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Insights

Learn how to navigate the new laws from the alarming tale of a construction company that lost all rights in its own equipment.

A new era

The Personal Property Securities Act 2009 (PPSA) and the related Personal Property Securities Register (PPSR) introduced a complete overhaul of personal property rights. If you own property that is subject to a security agreement, lease, hire/purchase agreement, or retention of title provision, your interests must be placed on the PPSR to secure priority of your interest.

Gone are the days of simply asserting legal ownership.

Physical possession of property entitles the possessor to rights in the property despite their lack of ownership. Among other rights, possessors of property have the ability to grant security over their interest in the goods to a third party without the knowledge of the original owner.

Legal title – if not perfected on the PPSR – is no longer a suitable safeguard to ensure what’s yours remains yours. Registered interests will cut through your own legal title like an icebreaker if you don’t perfect yours first.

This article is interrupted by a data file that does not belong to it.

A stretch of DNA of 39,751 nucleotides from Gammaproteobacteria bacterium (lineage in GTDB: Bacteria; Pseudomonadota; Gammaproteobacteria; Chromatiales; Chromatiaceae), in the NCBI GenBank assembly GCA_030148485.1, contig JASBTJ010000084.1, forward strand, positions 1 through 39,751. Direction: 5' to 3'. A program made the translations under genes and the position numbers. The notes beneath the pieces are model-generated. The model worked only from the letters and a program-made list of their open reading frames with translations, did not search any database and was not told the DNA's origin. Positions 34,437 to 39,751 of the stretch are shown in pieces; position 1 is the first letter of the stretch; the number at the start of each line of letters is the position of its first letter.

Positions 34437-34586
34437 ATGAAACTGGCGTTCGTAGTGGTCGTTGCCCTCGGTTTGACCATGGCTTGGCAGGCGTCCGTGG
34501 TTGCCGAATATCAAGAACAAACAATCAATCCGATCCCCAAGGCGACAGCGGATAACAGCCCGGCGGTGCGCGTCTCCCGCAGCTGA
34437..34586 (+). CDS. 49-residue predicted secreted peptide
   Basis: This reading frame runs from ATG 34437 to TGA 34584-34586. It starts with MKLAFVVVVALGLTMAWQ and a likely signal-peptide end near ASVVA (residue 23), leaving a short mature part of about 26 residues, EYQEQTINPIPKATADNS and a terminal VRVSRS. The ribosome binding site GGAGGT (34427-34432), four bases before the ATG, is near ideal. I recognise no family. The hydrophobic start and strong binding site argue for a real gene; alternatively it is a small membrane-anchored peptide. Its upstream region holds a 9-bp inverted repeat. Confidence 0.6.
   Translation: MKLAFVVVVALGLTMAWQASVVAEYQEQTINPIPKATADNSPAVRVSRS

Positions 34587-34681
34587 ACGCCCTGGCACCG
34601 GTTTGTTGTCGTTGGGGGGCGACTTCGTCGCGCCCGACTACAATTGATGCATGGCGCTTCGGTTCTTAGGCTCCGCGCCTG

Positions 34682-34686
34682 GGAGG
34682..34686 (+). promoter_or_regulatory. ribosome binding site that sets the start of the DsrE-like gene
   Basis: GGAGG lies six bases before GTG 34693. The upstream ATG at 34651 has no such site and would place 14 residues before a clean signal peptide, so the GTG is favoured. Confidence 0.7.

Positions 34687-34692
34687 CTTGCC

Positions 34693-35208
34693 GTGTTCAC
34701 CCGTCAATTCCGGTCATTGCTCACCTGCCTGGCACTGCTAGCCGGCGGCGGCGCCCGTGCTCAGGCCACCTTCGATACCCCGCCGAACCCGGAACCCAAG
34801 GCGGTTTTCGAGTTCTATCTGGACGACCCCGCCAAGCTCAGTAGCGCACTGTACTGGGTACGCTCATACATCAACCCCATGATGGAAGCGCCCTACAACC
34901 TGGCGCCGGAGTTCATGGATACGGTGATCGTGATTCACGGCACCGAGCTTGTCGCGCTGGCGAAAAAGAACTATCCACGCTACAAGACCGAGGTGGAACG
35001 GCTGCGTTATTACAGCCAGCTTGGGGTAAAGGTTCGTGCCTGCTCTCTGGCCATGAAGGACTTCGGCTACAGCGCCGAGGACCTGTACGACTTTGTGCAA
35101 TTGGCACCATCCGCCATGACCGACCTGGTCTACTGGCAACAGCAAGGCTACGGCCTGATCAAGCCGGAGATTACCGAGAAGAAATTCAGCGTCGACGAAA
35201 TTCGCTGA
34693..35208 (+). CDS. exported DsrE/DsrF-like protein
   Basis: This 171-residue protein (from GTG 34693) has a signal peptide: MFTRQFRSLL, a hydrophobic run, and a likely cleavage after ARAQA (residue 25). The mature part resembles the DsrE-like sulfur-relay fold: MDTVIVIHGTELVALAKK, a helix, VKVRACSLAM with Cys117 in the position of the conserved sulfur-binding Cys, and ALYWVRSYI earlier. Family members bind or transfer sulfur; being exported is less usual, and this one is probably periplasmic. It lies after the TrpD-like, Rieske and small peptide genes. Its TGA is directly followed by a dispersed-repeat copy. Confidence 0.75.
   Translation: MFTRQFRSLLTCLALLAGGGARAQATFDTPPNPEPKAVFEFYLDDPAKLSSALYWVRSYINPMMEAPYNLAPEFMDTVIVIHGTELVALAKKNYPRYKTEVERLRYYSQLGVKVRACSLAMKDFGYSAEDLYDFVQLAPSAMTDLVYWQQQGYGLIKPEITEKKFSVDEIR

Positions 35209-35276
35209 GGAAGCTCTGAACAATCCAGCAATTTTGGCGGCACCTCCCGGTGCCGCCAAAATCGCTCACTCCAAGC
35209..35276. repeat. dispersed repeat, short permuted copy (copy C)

A tale of warning

Queensland Excavation Services (QES) leased 3 Caterpillar vehicles to Maiden Civil (Maiden), but never registered its interest in them.

During the lease Maiden used the vehicles as part of its security for a loan from Fast Financial Solutions (Fast). Fast immediately registered its security over the Maiden personal property (including Maiden’s interests in the Caterpillars) on the PPSR.

Soon after, Maiden went into receivership and both QES and Fast sought possession of the vehicles. The Court ruled that Fast’s registered interest on the PPSR took priority over QES’ original legal title and QES went home with nothing.

Don’t be fooled!

The PPSA provides a grace period (that ends on 30 January 2014) to place an interest on the PPSR if your interest is derived from an agreement that predates 30 January 2012.

But be warned! Your interest will only be protected if you have registered your interest on any relevant corresponding register under the old system (such as the now defunct New South Wales Security Interests in Goods Register).

Even then, don’t rely on the grace period; REGISTER YOUR INTEREST.

The Maiden case is a confirmation of the effectiveness and power of the PPSA and a timely warning to act now. Don’t let your property be lost in the sea of competing interests.

Contact the Kells Commercial team about establishing a PPS policy, perfecting your interests by registration and protecting your ownership.